In 1962, Lear closed his plant in Switzerland, fired everyone, and moved his operation to Wichita, Kan., where he boasted to the CEOs of the city’s other aircraft makers—which at the time included Cessna, Beechcraft, and Boeing—that he would build and certify a business jet in record time. He practically lived inside the hangar and had engineers working a punishing schedule.
That summer Dassault’s son, Serge, attended the annual meeting of the National Business Aviation Association in Pittsburgh, where he showed a one-fiftieth scale model of the Mystère 20. It was a huge hit: Nearly 150 business-aircraft professionals signed up to receive more information. One regional carrier offered to buy a half dozen of the jets.
The Lear and Dassault prototypes rolled out within months of each other. The first-ever Mystère 20, equipped with two Pratt & Whitney engines, left the hangar in southern France on April 1, 1963. Dassault employees gathered around it for a simple group photo. A month later, on May 4, the jet had its first flight. In attendance was a group of Pan American World Airways executives, including Charles Lindbergh, then a technical advisor to the company’s president. Lindbergh loved the plane, calling the interior roomy. Given that he was 6 foot 3, this was quite a statement. Ten days later, Pan Am ordered 40 of the aircraft, the first of which was to be delivered early in 1965.
The Lear Jet 23 also had its first flight in 1963, in early October, from an airfield inWichita. Few if any of Lear’s employees fully believed the plane would fly. When it landed safely, many wept, including the test pilot. But he and other pilots would remark that the Lear Jet 23 was faster on takeoff than any plane they had ever flown. It cruised at 500 mph, an unheard of speed, even for Dassault.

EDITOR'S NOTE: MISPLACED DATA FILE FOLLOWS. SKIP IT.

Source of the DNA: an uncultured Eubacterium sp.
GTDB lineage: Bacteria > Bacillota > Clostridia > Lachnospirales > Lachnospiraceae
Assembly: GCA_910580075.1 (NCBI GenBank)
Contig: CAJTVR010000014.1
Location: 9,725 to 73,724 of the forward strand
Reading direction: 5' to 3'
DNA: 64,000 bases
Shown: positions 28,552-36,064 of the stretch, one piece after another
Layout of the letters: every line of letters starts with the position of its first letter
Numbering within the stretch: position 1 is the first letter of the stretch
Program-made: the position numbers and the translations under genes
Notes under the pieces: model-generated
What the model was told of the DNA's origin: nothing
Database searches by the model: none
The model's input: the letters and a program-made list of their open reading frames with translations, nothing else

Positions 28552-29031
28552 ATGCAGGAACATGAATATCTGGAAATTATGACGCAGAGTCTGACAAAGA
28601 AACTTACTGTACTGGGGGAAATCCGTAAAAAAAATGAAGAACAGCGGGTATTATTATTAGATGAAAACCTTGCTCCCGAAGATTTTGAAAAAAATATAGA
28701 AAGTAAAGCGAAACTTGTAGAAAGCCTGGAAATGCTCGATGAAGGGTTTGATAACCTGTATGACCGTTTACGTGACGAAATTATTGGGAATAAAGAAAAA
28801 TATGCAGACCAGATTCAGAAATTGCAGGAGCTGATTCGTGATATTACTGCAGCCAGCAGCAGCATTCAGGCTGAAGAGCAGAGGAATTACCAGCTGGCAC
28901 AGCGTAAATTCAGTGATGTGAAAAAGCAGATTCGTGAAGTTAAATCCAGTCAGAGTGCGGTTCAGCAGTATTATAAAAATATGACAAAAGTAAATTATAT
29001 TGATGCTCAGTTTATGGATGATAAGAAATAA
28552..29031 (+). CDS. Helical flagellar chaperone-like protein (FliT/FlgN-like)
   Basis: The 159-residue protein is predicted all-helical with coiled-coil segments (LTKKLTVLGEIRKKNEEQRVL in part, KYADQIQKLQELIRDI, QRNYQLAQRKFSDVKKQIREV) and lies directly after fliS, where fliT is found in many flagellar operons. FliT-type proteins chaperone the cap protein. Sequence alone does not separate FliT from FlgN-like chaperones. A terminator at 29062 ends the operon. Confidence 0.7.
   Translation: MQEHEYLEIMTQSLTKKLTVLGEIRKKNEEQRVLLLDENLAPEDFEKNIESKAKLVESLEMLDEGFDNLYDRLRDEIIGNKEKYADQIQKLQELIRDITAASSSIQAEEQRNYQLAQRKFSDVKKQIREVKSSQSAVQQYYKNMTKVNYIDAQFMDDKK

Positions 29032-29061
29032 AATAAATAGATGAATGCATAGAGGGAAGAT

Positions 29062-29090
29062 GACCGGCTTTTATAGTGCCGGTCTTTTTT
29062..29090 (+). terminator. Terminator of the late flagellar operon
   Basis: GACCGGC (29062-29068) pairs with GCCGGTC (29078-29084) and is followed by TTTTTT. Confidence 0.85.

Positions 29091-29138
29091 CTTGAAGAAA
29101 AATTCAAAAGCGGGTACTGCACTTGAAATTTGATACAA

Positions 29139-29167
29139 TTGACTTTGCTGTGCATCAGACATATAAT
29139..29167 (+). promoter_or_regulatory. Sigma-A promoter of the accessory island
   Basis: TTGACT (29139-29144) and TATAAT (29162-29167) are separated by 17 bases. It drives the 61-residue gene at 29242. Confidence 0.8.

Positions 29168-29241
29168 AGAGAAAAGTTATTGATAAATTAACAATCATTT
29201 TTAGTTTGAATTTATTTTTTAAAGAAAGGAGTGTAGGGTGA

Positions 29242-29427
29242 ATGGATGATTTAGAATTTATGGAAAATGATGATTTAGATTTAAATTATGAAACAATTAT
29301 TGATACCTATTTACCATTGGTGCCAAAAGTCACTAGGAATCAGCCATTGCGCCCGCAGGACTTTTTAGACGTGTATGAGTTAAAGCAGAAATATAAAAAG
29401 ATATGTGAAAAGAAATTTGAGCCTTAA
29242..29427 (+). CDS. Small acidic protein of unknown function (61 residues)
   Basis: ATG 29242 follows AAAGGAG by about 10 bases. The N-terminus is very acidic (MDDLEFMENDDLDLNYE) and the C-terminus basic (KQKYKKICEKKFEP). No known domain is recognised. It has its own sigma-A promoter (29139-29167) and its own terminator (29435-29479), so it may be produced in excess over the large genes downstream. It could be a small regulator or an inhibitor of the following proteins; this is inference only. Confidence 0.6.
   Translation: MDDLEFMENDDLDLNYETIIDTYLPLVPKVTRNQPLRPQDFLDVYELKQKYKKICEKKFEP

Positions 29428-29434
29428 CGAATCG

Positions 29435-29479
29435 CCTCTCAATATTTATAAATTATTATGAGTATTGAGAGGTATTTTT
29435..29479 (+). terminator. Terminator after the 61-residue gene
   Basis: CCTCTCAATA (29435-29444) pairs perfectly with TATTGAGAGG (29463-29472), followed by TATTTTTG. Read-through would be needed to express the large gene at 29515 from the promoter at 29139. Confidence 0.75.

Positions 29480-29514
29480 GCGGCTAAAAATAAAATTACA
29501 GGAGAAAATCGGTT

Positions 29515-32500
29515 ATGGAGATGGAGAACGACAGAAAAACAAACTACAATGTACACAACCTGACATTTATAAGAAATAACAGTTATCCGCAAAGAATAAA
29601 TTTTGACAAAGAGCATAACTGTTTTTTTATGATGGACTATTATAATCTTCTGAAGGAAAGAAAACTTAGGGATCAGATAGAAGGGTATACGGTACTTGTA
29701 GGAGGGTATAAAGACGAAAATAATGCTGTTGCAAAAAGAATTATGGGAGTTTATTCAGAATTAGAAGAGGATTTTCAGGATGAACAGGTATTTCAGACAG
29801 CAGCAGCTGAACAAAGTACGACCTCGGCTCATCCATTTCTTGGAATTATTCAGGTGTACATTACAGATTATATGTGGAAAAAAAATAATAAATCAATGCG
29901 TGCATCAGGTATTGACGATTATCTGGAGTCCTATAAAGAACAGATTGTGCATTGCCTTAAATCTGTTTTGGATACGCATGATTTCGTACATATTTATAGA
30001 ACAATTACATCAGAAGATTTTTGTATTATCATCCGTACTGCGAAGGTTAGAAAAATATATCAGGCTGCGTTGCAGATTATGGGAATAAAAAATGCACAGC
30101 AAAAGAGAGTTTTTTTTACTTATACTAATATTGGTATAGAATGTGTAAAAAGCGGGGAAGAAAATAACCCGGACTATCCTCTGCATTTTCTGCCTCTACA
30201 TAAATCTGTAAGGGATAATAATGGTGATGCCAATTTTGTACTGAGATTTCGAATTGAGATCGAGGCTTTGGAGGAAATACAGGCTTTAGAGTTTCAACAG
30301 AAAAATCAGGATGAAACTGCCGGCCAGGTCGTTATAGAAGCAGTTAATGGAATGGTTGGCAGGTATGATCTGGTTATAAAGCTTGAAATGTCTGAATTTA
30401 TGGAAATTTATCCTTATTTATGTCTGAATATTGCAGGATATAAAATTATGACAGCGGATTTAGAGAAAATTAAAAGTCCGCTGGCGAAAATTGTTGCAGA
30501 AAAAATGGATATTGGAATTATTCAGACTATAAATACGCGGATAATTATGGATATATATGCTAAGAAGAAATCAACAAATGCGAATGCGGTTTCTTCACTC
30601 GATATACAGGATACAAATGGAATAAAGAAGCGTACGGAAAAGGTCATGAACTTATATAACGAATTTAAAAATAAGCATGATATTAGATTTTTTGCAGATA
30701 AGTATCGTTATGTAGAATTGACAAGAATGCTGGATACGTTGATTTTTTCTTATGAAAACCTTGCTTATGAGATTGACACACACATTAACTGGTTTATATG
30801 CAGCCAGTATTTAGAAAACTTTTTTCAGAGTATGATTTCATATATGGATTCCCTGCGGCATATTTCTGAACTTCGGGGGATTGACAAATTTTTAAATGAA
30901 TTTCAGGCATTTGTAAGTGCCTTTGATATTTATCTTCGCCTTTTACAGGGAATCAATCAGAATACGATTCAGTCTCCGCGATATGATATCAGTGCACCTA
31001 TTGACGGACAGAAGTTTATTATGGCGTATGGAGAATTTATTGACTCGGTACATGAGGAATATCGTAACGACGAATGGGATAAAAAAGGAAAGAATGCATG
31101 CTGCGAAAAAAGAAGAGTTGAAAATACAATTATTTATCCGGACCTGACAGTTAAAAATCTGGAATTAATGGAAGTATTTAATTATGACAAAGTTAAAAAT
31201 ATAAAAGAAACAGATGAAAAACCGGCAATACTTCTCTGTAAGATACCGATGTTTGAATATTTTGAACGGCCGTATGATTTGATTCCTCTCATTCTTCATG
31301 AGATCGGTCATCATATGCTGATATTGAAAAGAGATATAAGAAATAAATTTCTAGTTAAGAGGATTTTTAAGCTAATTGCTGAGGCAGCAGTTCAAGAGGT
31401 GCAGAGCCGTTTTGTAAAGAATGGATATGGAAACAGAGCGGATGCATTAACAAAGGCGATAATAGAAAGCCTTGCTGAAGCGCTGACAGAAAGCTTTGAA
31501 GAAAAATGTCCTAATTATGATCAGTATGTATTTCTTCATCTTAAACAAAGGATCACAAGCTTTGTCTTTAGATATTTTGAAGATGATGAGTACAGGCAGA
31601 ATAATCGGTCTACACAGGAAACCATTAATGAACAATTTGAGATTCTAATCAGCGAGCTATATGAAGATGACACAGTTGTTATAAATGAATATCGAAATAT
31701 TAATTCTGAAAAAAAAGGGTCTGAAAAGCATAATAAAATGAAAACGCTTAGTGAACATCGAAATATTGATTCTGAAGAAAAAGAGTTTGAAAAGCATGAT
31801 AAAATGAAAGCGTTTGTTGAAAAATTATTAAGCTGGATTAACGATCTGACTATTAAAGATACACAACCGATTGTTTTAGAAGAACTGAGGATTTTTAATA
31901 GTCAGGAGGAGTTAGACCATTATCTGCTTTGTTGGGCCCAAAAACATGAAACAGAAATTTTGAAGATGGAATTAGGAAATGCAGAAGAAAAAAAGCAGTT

Only about 100 examples of the Lear Jet 23 sold before production ceased in 1966, but Lear had achieved his goal of creating and producing a business jet. He made successive improvements to the design before selling his share of the company to Gates Rubber Company in 1969. Lear then went off on another venture, to invent a steam-powered car. He died in 1978 at age 75.
At the time of his death, Lear was developing the Lear Fan 2100, a seven-passenger turboprop made of lightweight composite materials and designed to fly at 41,000 feet. The plane featured a pusher configuration in which the propeller was positioned at the rear of the aircraft, behind the two engines. The first prototype of the Lear Fan 2100 made its maiden flight on Jan. 1, 1981, but the aircraft failed to earn FAA certification and never went into production.
In 1990, Bombardier acquired the Learjet brand (the name is now one word), which is still defined by luxury and speed. Within a year, Bombardier plans to begin delivering the Learjet 85, a midsize jet with a fuselage and wings constructed primarily of a carbon-fiber composite. The 10-passenger, $20 million aircraft will travel as fast as 541 mph and have a range beyond 3,400 miles.
The Mystère 20 had a fate different from that of the Lear Jet 23. As planned, Pan Am took delivery of the first examples in 1965; in the United States, the aircraft was known as the Fan Jet Falcon 20.It became a ubiquitous regional commuter airplane, used by corporations and small airlines in many countries.The company built more than 500 of them.
Dassault continued to have a hand in the operation of Dassault Aviation until his death, in 1986 at age 94. Serge Dassault inherited the business from his father and, at 88, remains the chairman and CEO of the Dassault Group, the parent company of Dassault Aviation.
The company’s latest jet is the Falcon 2000LXS. Deliveries of the aircraft are expected to begin next year. With enough agility to land on and take off from relatively short runways and a 10-passenger cabin spacious enough that it would please Charles Lindbergh, the $32.9 million super-midsize jet is a true descendent of the Mystère 20.
The Learjet 85 and the Falcon 2000LXS are the type of aircraft that Bill Lear envisioned and Marcel Dassault continued to pursue—and which both men ultimately made possible.